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Chapter 32. WAP and WML

Both mobile devices and the Internet have exploded into widespread use in the past few years, so it stands to reason that the two would be combined. One technology for delivering information to wireless devices (primarily mobile phones, but also pagers and personal digital assistants) is WAP, the Wireless Application Protocol. WAP is a collection of protocols and specifications that work together to give mobile phones access to Internet-like information.

One part of the WAP standard is the Wireless Markup Language (WML), which is used to create wireless applications just as HTML is used to create web pages. WML is an application of XML, meaning that it is defined in a document type definition, or DTD (for more information on XML, see Chapter 30, "Introduction to XML").

The goal of WAP is not to port existing web sites onto mobile phones, because the small screen size and limited bandwidth make that impractical. Rather, it is a system for creating special applications tailored to handheld devices. That is why you often see the phrase "Internet-like information" used in regards to WAP. WAP is good for delivering short, pithy bits of data, such as stock prices, sports scores, movie times, and so on. It is not useful for the complex documents with visual layouts that have made the World Wide Web what it is today.

Many traditional web designers feel pressure to keep up with the Web as it extends into the world of wireless devices. The truth is that unless you make a career shift into wireless application development, it is unlikely that you will be required to design specifically for handheld devices. Still, it is helpful to be familiar with the basics of what is going on in the wireless space.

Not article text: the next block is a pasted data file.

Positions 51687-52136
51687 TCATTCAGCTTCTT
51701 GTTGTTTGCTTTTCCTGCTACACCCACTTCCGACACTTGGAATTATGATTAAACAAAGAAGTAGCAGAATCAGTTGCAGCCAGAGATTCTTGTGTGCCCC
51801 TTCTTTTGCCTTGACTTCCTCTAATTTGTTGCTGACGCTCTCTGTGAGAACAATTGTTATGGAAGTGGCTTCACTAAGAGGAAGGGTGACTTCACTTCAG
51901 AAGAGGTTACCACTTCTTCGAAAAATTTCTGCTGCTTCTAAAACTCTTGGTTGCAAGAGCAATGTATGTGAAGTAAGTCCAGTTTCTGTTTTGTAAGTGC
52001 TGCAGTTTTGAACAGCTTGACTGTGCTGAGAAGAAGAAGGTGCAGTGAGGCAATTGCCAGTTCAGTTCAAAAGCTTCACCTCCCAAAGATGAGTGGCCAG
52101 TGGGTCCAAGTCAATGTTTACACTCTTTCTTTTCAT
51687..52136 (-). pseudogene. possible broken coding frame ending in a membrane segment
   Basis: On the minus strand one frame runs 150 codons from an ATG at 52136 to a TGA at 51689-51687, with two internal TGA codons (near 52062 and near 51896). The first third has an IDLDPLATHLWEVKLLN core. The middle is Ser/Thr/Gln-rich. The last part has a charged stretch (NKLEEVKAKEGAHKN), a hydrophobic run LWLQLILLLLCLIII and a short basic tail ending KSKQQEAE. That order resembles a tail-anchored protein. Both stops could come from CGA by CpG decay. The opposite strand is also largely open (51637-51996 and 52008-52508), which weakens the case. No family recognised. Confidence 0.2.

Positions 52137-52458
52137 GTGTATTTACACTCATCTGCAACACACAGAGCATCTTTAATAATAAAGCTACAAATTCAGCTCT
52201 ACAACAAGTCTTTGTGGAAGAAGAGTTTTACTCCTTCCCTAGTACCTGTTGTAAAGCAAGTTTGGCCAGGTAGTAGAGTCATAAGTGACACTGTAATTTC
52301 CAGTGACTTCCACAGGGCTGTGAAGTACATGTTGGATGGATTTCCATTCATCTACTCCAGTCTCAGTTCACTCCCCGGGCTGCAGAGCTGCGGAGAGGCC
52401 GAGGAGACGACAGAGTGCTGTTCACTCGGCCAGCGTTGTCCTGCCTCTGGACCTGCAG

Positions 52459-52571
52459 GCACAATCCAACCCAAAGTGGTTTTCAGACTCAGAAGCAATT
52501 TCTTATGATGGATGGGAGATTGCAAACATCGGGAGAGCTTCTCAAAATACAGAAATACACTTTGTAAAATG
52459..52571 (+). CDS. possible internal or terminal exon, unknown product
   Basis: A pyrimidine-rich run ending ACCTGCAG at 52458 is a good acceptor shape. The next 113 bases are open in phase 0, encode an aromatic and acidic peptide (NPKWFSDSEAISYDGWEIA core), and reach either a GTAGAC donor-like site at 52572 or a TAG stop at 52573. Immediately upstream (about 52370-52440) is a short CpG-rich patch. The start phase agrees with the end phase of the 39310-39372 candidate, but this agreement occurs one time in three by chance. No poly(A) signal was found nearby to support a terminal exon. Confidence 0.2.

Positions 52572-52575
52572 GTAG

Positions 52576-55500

This chapter begins with a brief introduction to WAP and application development. The second half focuses on WML and how it works, including a summary of the elements and attributes in the current WML specification.

32.1. About WAP

As I just mentioned, WAP is not a single entity, but rather a list of protocols and specifications. It is being developed under the guidance of the Wireless Application Protocol Forum, originally founded by wireless industry leaders Nokia, Motorola, Ericsson, and Unwired Planet (which evolved into Phone.com and is currently Openwave). The WAP Forum web site (http://www.wapforum.org) is a good resource for the current state of wireless communications, including the complete WAP specification documents.

32.1.1. The Wireless Environment

WAP addresses the special limitations and requirements of mobile phones and similar devices. The distinguishing characteristics are:

  • Small screen size. Only a small amount of information can be displayed at once.

  • Limited processing power.

  • Lack of a full keyboard, making it awkward for the user to enter information. There are some handheld devices that feature a full keyboard, but they are the exception.

  • Slow connection speeds. Currently, wireless connection speeds are around 9600 bits per second.

  • Costly access. Users are generally paying by the minute or the kilobyte to use a wireless application. It is important to allow them to access information quickly.

All of these factors guide the development of WAP technology and the design process of WAP application developers.

Alternatives to WAP

While WAP is gaining worldwide support, it is not the only system out there for delivering information to wireless devices. Before WAP, pages were delivered using HTTP connections and a mobile-friendly markup language called HDML (see the sidebar "About HDML" later in this chapter). Many phones still support standard HTML content.

iMode (created by NTT DoCoMo, http://www.nttdocomo.com) is another wireless communication system that has taken off like wildfire in Japan. iMode phones typically have full-color displays that are capable of displaying graphical layouts and even games. iMode documents are created using a subset of HTML elements (see http://www.nttdocomo.com/i/tag/index.html for a complete list).

Many people see the current version of WAP as an interim solution that will eventually be replaced by IPv6 on the protocol side and XML on the markup side. Of course, in the telecom world, once an interim solution gets out in the market, it can have a surprisingly long life, so WAP as it stands today is likely to be around for a while.

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